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Crypto Headquarters: Implications of Having an Unclear Corporate Structure

Published April 4, 2024 4:05 PM
Published April 4, 2024 4:05 PM
By Ana Alexandre
Key Takeaways
  • A company’s registered address is a starting point for a due diligence check.
  • Keeping the corporate structure under wraps doesn’t automatically imply illicit intentions.
  • “If you don’t choose a jurisdiction, you let someone else choose it for you,” says Keom Protocol CLO.

Business intelligence work often involves deciphering complex corporate structures that could conceal ownership and financial flows. This is especially relevant to the crypto space, where, ironically, transparency is not always prioritized.

In public opinion, keeping the corporate structure under wraps suggests illicit activities like tax evasion or money laundering. However, it can also serve legitimate purposes, such as protecting sensitive information or managing a company’s public image.

“Opaqueness is not always a bad thing when it comes to corporate matters, but it gives a bad impression when users realize they have no clue who to reach out to because they notice several related entities or no disclosed entity at all,” said Anne-Grace Kleczewski, Chief Legal Officer at Keom Protocol, a decentralized finance (DeFi) protocol that creates liquidity markets for lending and borrowing.

Commenting on the issue, Kleczewski reflected on the complexity of corporate structures and their implications. Her insights shed light on the delicate balance between regulatory compliance and business strategy and highlighted the importance of understanding the nuances behind a company’s organizational choices.

Gray Zones, Clarity, and Physical Threat

People may locate their business in jurisdictions deemed lenient or offering less transparency because they are aware their activities fall into a regulatory gray area, or one perceived as representing a high risk of fraud . Such is, for instance, the case of gambling, play-to-earn schemes, and some DeFi setups.

By doing so, these businesses mitigate the risk of attracting the attention of authorities known to be restrictive, and that could create hurdles for their business models or even seek to impose sanctions.

Alternatively, such jurisdictions may also be chosen to circumvent clear regulatory frameworks containing restrictions inconveniencing the project (like, a license requirement or the need to KYC users).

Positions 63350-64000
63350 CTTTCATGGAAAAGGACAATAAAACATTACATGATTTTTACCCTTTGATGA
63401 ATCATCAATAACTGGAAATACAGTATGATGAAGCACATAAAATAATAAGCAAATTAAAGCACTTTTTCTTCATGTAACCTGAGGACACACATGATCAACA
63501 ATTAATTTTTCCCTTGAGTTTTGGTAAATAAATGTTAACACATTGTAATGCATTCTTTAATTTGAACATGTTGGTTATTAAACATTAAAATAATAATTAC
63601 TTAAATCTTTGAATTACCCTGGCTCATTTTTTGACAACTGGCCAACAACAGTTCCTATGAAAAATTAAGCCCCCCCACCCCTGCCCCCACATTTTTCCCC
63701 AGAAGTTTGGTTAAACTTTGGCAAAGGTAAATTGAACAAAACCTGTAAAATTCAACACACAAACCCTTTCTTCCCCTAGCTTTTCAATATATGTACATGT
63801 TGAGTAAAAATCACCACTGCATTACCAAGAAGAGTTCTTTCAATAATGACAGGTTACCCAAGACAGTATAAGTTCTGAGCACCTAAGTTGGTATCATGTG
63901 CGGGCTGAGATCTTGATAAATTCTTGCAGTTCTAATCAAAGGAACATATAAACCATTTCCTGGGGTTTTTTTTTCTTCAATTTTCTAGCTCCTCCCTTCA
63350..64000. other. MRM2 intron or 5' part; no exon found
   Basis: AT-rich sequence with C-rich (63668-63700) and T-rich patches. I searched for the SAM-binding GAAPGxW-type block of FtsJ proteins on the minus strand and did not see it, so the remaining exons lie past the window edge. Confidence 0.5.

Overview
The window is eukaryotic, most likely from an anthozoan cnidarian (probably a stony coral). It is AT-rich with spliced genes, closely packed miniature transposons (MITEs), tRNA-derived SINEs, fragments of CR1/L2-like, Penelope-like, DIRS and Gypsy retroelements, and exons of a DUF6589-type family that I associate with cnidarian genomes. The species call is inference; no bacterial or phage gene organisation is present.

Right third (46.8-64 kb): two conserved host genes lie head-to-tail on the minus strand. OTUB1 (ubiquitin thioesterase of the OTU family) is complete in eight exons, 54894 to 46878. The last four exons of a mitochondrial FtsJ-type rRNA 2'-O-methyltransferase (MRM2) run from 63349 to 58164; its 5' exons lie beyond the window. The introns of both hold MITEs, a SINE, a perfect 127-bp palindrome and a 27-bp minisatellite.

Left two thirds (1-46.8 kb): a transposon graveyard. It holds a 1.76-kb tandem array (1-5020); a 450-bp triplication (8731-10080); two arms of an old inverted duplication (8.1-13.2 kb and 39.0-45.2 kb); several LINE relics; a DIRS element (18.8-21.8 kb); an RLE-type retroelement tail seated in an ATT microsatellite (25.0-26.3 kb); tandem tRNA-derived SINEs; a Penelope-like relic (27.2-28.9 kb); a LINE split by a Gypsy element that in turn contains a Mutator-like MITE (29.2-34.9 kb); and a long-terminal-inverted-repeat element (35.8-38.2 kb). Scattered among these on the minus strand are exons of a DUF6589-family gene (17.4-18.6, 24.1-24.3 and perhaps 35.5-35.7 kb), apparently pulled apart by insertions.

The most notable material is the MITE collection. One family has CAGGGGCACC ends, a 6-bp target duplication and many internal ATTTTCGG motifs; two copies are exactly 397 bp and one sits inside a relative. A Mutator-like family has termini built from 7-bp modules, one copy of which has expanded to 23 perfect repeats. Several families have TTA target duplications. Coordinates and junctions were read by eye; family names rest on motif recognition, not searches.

Regulators have been increasingly scrutinizing these spaces to ensure consumer protection. This requires drawing the line between legitimate business choices and those aimed at purposely dissimulating illicit financial flows and avoiding existing standards.

In many cases, businesses argue that their choices are dictated by the pursuit of innovation and efficiency, pushing the boundaries  of traditional regulatory frameworks. They claim that existing laws stifle their ability to implement new technologies or business strategies that could benefit consumers.

“It strikes me when some crypto clients tell their lawyer: ‘I don’t want to go to jail.’ It is mostly an exaggerated fear by founders far from promoting a scam. But these founders are told how parts of their business are in a gray zone, they hear about other founders being chased down by the SEC or CFTC. They understand they are exposing themselves to a hard-to-quantify risk.”

“So they often opt for off-shore jurisdictions just to have this perceived layer of safety until more renowned regulators made up their mind, for instance, in their own jurisdictions. Otherwise, most of them would probably give up on their project,” shared Kleczewski.

Kleczewski continued, saying that when it comes to registering in a certain jurisdiction, it’s basically an explicit choice of the regulator and legal framework you want to interact with. She explained:

“It’s like accepting that one can be chased down by the Swiss regulator rather than the French or German one, because Switzerland is where you know the rules in place and accept to abide by them. It all goes back to identifying where you feel comfortable fighting back accusations if such arise. A German project wouldn’t want to discover some day that because of a user located in Japan, a lack of choice of applicable law in their terms of use, or some other circumstance, they, all of a sudden, need to deal with Japanese law. An unwrapped DAO similarly wouldn’t want to end up being sued in the U.S. because of a random nexus.”

She highlighted that, following the FTX events, fintech platform SwissBorg published a transparency blog post containing a presentation of their corporate structure:

“Thanks to this kind of transparency, people understand why, for example, sometimes they interact with one entity and then another, it clarifies whether one replaces the other or completes it for specific purposes. It also signals an obvious logic underpinning it all, which, once presented in a diagram, does not appear as impossible to grasp from a bystander’s point of view. If your corporate structure is so odd that you could not publish it without creating uncontrollable FUD, then (maybe) there is something wrong.”